Get The Balance Right

Learning to balance your business and personal lives
Magazine Contributor
4 min read

This story appears in the May 2000 issue of . Subscribe »

Sometimes you just want to hand it all over--throw every bit of your complicated life into someone else's lap and let them untangle the mess.

Martha Beck doesn't exactly untangle it for you--no self-respecting Ph.D. and former sociology and international business management professor would let you off that easy--but she does help you find the loose ends and gives you a few hints at where to pull. As a life coach, Beck helps her clients find their career direction and balance work with their families, personal lives and work styles.

"You can't consider your professional life and personal life separately. They're part of the same set of conditions you have to work with. The dichotomy between them, I've always thought, is false," says Beck, who's also an author, penning articles for magazines like Mademoiselle as well as a new book on this subject, Finding Your Own North Star (Crown Publishers), coming out in Spring 2001.

We've asked Beck to help you get your act together with some tips on how to balance the oft-psycho demands of entrepreneurship with your personal life.

  • Creativity matters: "Be very creative with not only your work life, but also your personal life," advises Beck. She recalls that as she was finishing her Ph.D. at Harvard University, she moved to Utah with her husband and her newborn son, who has Down's Syndrome, to be closer to her family. With one class to go, she used her husband's frequent-flyer miles (he's an international consultant) to go to class every week across the country. "It's that kind of creativity that allows you to achieve really big dreams. You have to think outside the rules, even more than your typical businessperson."
  • Blurring the lines: Beck reiterates that your work and personal lives do not have to be separate entities. "The whole idea that you have to separate these two spheres--you're not allowed to talk about your [family] at work and you're not allowed to bring work into the home-that's a mental prison that people have to break out of if they're really going to start a successful company and a family at the same time." Don't be afraid to take your work home, part time or full time; not only can you take an easy dinner break, but you can also share this part of your life with your family.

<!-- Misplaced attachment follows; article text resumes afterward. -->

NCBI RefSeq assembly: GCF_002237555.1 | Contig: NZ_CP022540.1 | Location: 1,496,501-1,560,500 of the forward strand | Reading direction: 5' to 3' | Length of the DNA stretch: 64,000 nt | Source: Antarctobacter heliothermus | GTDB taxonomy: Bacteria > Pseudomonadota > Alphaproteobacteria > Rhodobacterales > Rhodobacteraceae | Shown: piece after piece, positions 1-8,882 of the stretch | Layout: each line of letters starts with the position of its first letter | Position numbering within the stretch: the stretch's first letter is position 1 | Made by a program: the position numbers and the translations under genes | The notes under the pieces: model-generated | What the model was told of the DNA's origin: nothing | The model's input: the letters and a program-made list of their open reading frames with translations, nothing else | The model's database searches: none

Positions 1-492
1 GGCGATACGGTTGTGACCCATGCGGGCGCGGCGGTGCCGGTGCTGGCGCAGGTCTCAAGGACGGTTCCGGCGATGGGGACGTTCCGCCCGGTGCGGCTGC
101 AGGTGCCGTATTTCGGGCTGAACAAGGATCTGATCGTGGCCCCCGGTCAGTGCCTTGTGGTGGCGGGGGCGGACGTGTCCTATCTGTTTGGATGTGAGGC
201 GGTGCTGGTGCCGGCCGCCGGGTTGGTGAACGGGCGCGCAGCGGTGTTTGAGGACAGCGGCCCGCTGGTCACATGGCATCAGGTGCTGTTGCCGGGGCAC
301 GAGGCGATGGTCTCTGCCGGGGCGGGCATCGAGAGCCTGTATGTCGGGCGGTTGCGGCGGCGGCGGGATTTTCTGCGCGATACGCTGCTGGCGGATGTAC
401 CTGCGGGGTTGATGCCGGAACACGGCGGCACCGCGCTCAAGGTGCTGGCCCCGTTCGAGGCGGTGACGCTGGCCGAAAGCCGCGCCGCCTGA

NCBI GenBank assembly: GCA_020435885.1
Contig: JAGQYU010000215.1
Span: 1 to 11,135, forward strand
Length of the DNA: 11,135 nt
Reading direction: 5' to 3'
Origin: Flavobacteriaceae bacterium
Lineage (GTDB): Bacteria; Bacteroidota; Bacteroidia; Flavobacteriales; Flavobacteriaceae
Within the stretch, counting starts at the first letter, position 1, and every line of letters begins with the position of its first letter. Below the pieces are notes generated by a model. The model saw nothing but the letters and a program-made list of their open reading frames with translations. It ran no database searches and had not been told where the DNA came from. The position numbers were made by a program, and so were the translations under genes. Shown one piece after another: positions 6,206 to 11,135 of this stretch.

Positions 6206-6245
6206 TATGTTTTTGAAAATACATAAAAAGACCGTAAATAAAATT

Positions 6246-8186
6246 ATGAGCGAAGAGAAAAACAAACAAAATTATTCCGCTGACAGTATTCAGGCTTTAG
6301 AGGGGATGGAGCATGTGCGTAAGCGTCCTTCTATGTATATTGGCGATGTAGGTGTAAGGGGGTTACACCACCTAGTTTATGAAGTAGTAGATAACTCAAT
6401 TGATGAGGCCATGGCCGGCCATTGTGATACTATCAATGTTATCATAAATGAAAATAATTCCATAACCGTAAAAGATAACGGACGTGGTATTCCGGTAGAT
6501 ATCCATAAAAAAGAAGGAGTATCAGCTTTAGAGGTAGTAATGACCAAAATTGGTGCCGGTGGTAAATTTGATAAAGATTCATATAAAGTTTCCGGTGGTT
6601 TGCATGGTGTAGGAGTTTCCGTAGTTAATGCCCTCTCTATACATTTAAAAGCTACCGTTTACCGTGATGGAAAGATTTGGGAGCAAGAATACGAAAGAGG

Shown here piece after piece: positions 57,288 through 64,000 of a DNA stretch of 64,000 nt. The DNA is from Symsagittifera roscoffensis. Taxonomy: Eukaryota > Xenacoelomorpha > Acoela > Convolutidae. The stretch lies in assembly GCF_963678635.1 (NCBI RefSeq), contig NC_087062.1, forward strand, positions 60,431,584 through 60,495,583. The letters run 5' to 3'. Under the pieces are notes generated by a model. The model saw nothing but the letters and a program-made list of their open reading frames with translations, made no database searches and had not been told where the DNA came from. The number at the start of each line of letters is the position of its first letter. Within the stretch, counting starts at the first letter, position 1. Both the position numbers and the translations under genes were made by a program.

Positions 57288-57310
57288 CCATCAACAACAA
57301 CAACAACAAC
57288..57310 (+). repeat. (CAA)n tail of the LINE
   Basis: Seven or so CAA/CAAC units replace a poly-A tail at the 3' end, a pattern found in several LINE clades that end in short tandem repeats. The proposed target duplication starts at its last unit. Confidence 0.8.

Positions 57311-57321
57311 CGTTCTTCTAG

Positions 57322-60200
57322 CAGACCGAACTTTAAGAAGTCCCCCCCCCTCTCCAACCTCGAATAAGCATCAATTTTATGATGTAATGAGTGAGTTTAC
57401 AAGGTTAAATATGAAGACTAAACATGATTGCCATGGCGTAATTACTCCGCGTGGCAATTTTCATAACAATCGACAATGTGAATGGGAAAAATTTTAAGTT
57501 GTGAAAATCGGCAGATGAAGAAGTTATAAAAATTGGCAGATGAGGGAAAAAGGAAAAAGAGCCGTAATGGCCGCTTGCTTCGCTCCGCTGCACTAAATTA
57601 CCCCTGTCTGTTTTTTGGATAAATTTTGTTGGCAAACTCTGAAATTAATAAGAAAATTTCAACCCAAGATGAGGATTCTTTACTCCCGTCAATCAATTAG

• Let your unconscious be your guide: This is about disregarding the "shoulds" in favor of the "wants." "I really believe that at an unconscious level, we understand how to make things work in a far more sophisticated way than in our conscious minds," says Beck. "We're always trying to do what logically seems best, but if you tap into that intuitive side where your passion is, it will tell you how to prioritize." If your instincts say you like the owner of a three-person firm much more than your other prospect, the corporate bigwig, and you would rather meet with your fellow entrepreneur, Beck says nine times out of 10 that will turn out to be the best move.

But how do you learn to listen to your inner Jiminy Cricket? Beck tells her clients to listen to their bodies as they contemplate possible courses of action for an important decision. If they tense up or feel sick, they're intuitively feeling this decision is deeply wrong. Feeling relaxed? Your subconscious is happy, and all signs point to yes.

  • Work like a dog: Think of good ol' working Rover. His master may schedule him for crack-of-dawn sheep herding, duck hunting or drug sniffing, but if you think about it, usually Rover is the first one up and ready to go, absolutely dying to get to work. When was the last time you woke up so chipper to get on the job? Quite often, if you're in a business you're passionate about, says Beck.

"The other part of this is to play like a dog. [There are studies showing] that playfulness and the act of play increases productivity in fields that require a high degree of energy and creative input. You have to be ready to work and willing to play and you have to balance those two things. So if you want a boring life, a sort of mellow life, don't become an entrepreneur. If you want to become an entrepreneur, be prepared to live with a lot of passion and energy, both in work and play."

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